Wednesday, February 08, 2012

Is Melbourne Bike Share doomed?

The problem

Mandatory helmet laws are crippling Melbourne's bike share scheme.

I love bike share (and car share) schemes. They are an elegant and efficient application of technology, and epitomise the promise of the "internet of things".

My tag loses its place on my keyring
As soon as I moved back to Melbourne from Sydney, I signed up for an annual membership, which cost me around $50. This provided me with a little tag that I could use to unlock a bike at any docking station.

Because helmets are mandatory in Melbourne, I decided keep a spare one in my locker in the city centre. The law is enforced, and I've even seen a cyclist being ticketed - by bicycle cops - on a shared footpath. (The fine is considerable at $146.)

I found, however, that my intended usage of the bikes was invariably stymied by the fact that I, or those accompanying me, did not have helmets at the time of intended usage.

The journeys on which I would have used the share bikes could be described as opportunistic. For example, going between client meetings during the week, or between shopping or entertainment areas on weekends. On several occasions, I was with friends or family, and we would have used the bikes were it not for the helmet requirement.

I've also observed and spoken to several prospective users of the system, many of whom were visitors, and who ended up not hiring bikes. One Norwegian gentleman who asked me for advice did the Krone/Dollar conversion, figured he could afford the fine if caught, and rode off happy and bareheaded. I hope he survived his journey along the gentle banks of the Yarra River.

The workaround

The people who run Melbourne Bike Share are, of course, well aware of the problem. Indeed it was flagged by many commentators as a significant risk when the scheme was proposed. In an effort to address the problem, helmets are available at very low cost form convenience stores, and two of the bike hire stations have dispensers allowing users to puchase helmets.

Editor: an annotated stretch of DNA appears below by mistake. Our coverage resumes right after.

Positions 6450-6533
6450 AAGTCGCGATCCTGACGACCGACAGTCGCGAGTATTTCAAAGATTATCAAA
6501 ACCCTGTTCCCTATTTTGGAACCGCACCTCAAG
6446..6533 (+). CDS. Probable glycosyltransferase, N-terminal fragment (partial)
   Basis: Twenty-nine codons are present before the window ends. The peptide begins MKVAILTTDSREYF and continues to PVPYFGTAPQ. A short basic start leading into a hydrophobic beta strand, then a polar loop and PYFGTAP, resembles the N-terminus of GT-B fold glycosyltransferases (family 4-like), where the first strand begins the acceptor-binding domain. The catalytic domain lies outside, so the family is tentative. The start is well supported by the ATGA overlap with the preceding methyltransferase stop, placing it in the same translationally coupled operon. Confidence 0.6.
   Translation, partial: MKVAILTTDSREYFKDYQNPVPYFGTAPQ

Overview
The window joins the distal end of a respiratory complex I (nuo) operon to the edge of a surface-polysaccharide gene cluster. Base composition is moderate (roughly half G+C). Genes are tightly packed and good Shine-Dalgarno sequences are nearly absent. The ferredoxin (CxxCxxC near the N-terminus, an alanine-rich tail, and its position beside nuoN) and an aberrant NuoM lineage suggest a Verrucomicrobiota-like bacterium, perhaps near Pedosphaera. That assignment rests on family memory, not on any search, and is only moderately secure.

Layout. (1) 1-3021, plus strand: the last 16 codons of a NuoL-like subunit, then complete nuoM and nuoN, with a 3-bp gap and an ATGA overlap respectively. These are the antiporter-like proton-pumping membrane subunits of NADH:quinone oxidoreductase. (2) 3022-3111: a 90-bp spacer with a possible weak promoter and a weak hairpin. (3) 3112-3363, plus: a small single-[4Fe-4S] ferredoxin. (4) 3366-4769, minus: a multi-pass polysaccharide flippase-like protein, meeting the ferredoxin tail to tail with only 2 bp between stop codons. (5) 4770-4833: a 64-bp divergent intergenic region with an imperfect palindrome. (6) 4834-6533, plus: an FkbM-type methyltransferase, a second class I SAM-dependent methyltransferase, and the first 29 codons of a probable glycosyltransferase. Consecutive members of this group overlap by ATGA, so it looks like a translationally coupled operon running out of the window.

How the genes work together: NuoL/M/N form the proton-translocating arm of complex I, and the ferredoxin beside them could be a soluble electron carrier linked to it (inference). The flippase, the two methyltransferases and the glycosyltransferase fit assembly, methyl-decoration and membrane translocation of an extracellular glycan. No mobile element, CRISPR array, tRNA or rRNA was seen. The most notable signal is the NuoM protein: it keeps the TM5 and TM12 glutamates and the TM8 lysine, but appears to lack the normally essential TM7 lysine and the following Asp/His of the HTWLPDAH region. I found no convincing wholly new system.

In design parlance, this is a "workaround".

Workarounds are always indicative of a design problem, and tend to be inefficient. They can however be effective. In the case of the Melbourne Bike Share scheme, the ability to get helmets has probably resulted in a small increase in usage. However, many stations are not adjacent to convenience stores, and do not have dispensers. On one occasion the nearest "convenient" source of helmets for me was was 10 minutes' walk away. The need to walk for 20 minutes in order to hire a bike for a 10-minute trip is an unattractive proposition.

The usage rates of both the Melbourne and Brisbane schemes remain pitifully low when compared with usage rates throughout the rest of the world (utilisation rates are around 10% of London's "Boris bikes", for example).

The solution

If we accept that the helmet requirement is a major disincentive, and that the current method for providing access to helmets is an inadequate workaround, I see three alternatives:
  1. Provide very inexpensive or free helmets at every bike share station at all times. This is still a workaround, but may result in improved usage rates. The people who run the bike share scheme presumably have data on whether installing dispensers at docking stations (at Southern Cross and Melbourne University) has resulted in increased usage from those stations. Speaking from my personal experience, immediate access to helmets would have resulted in some increased usage, although I would be reluctant to purchase multiple helmets (which is what I would need to do to meet the opportunistic nature of my requirements). Dispensers might need to support a "return for re-use" system.
  2. Exempt users of the bike hire scheme from mandatory helmet requirements. This has been suggested by Chris Rissell, Professor of Public Health at University of Sydney, who wrote: "Given there is clear evidence from around the world of substantial health benefits and minimal risk from public bicycle share schemes, Australia should allow an exemption of the mandatory helmet legislation for such schemes."
  3. Shut down the scheme. While I personally feel it would be a great shame to do so, it's an option that should be given careful consideration.
I've specifically avoided discussing the advantages and disadvantages of mandatory helmet laws - this is a contentious issue and generates much heat and both sides. However, it's important to be clear: The only significant difference between the unsuccessful Melbourne (and Brisbane) schemes and the very successful schemes elsewhere is the existence of the helmet laws. The difference in usage rates cannot be explained by hardware, climate, topography, traffic conditions or any other identifiable factor.

As for me, with regret, I have allowed my membership to lapse, and taken the little blue tag off my keyring.

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